“This settlement, which was reached through hard work and collaboration between attorneys for Mr. Sterling’s family and the Baton Rouge City Council, will allow the city to heal and provide a pathway for Mr. Sterling’s children to be provided for financially,” the attorneys said.
The agreement comes after months of wrangling over what the city would offer the family. The city’s governing body, the East Baton Rouge Parish Metropolitan Council, rejected three settlement offers before greenlighting the final figure. In November, the council nixed a proposed $5 million settlement offer, falling one vote short of approval. Officials passed the $4.5 million offer in February, just weeks before the case was set to go to trial.
In a statement Friday, Baton Rouge Mayor-President Sharon Weston Broome voiced sympathy for Sterling’s family and called the settlement an “important step.”
“This undoubtedly marks a milestone in this traumatic chapter of our community’s history — as this chapter closes, we must remember that the work continues,” she said. “We must work together to implement changes in policy and in our community to ensure that no other families in Baton Rouge will endure this loss, trauma, or heartbreak.”
Sterling, 37, was shot and killed in July 2016 outside a convenience store where he was selling CDs. Two officers responded to a call about a man threatening someone with a gun and, according to video from the scene, immediately shouted profanities at Sterling while threatening to open fire on him. Although Sterling did have a gun — a loaded .38-caliber handgun found in his right pocket — it was unclear whether he was reaching for it when officers tackled and shot him.
Neither of the officers were criminally charged. Blane Salamoni, the officer who fired the shots, was fired from the department in 2018 but, after appealing the decision, was allowed to resign retroactively without compensation or back pay. The other officer, Howie Lake II, was suspended for three days after police officials said he violated the department’s “command of temper” policy.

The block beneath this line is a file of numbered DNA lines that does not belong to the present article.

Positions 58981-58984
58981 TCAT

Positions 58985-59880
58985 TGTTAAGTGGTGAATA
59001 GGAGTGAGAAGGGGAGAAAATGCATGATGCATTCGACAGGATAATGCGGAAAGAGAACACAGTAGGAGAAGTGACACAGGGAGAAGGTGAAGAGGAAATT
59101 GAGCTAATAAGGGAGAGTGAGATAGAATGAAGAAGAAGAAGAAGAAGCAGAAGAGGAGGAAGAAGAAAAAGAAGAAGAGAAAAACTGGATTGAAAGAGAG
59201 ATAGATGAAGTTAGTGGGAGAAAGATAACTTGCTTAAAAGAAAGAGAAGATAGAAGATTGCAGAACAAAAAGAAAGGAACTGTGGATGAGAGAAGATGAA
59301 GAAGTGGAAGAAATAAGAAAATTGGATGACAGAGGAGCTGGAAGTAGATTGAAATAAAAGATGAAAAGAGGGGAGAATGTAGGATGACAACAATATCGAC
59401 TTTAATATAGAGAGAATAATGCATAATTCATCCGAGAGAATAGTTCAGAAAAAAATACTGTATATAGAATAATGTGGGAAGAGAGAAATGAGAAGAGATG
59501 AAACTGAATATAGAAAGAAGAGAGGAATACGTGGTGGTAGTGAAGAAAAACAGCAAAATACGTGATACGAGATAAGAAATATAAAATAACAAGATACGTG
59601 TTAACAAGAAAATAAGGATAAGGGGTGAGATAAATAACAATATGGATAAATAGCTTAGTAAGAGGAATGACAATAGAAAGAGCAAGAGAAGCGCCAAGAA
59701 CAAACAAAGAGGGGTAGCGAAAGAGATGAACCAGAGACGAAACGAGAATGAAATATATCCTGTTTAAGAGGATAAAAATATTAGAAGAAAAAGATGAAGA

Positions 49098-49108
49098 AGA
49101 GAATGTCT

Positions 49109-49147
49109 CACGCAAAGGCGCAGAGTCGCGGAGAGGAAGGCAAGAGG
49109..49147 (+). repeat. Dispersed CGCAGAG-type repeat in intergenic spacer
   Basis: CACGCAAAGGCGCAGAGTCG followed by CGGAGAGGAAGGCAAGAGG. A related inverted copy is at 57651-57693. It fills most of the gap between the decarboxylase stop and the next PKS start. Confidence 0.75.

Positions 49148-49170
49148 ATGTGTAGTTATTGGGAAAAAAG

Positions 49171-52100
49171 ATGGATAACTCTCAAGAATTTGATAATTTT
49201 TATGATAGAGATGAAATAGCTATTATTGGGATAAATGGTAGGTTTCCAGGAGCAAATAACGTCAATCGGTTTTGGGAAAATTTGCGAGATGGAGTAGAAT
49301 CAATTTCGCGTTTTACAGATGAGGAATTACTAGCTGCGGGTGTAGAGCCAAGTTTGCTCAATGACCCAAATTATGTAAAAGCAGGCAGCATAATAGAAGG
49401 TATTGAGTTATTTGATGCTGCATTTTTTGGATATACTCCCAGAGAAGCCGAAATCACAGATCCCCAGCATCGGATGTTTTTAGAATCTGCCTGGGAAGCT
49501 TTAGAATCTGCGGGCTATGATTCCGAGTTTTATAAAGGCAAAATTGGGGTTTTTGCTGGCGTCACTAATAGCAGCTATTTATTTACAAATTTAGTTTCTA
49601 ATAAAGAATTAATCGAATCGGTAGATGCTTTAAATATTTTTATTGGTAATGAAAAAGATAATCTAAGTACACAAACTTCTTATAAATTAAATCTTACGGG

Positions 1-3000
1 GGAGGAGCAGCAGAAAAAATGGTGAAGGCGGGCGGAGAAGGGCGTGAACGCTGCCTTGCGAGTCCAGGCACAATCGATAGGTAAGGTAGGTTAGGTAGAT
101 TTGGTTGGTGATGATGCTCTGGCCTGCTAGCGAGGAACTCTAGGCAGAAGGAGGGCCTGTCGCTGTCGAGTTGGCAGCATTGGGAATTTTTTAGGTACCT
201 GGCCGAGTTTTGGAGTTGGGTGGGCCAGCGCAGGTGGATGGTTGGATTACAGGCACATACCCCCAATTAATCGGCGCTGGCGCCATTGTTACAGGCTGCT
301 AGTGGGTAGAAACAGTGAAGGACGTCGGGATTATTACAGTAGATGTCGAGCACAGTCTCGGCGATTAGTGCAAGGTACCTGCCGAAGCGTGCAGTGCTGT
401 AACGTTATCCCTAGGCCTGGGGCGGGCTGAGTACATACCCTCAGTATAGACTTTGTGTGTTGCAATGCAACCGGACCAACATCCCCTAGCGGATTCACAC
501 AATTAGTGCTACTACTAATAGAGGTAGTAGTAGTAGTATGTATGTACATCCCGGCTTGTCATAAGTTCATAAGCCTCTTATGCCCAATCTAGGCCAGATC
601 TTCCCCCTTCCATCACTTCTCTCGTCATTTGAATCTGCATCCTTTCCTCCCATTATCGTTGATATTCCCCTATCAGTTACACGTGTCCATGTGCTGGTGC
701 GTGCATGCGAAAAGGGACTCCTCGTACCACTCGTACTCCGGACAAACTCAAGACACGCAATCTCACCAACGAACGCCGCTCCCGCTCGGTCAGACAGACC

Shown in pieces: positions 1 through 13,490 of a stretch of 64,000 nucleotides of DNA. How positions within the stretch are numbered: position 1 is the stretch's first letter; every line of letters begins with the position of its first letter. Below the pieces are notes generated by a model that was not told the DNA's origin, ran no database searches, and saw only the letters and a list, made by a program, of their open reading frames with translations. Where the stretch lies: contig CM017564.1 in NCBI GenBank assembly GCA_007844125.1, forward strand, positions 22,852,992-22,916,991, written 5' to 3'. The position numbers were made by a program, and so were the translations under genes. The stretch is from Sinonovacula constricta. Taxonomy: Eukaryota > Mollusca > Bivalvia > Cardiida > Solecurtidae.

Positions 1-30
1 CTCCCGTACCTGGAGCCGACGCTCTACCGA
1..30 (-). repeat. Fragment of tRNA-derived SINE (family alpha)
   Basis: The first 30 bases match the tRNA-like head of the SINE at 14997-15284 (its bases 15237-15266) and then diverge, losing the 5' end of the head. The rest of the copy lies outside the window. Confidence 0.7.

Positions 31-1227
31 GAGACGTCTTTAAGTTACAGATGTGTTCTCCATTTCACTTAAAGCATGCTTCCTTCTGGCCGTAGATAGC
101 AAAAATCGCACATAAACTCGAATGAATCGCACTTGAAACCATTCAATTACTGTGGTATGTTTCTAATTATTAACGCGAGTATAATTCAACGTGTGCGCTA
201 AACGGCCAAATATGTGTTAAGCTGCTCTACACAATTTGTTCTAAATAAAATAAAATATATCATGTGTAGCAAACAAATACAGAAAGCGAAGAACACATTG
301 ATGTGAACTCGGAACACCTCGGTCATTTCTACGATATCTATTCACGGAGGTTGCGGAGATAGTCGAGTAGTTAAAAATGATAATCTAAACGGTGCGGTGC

Sterling’s death was one of several high-profile incidents of police violence that set off a wave of racial justice protests during the summer of 2016 and prompted widespread cries for greater accountability from law enforcement. Hundreds of people were arrested during demonstrations in Baton Rouge. A mural of Sterling was painted at the Triple S Food Mart where he was killed.
In the wake of the fatal shooting, city officials rewrote the police department’s use-of-force guidelines to encourage officers to de-escalate situations when possible and give warnings before using deadly force. The updated guidelines also banned chokeholds and firing into vehicles unless there is an imminent threat.
The Sterling family attorneys applauded what they said were “significant policy changes.” In their statement Friday, they said they hoped the new standards “will ensure that no other family has to endure the trauma and heartbreak that Mr. Sterling’s family went through and will create a better future going forward for Baton Rouge residents.”
The family’s lawsuit, filed in 2017, named the two officers, the police department, and then-Police Chief Carl Dabadie, who retired that year. The case was brought by three women with whom Sterling fathered children.
The lawsuit claimed the fatal shooting of Sterling fit a pattern of excessive force and racial profiling at the department — a type of allegation common in officer-involved shooting cases that allows plaintiffs to seek damages that exceed caps on wrongful death payouts from government agencies. The lawsuit also alleged that negligent training and a lack of supervision contributed to Sterling’s death.
“This is a situation we’ve dealt with now for over five years,” Baton Rouge Mayor Pro Tem LaMont Cole told the Advocate, “and I’m glad to see it coming to an end.”
Mark Berman contributed to this report.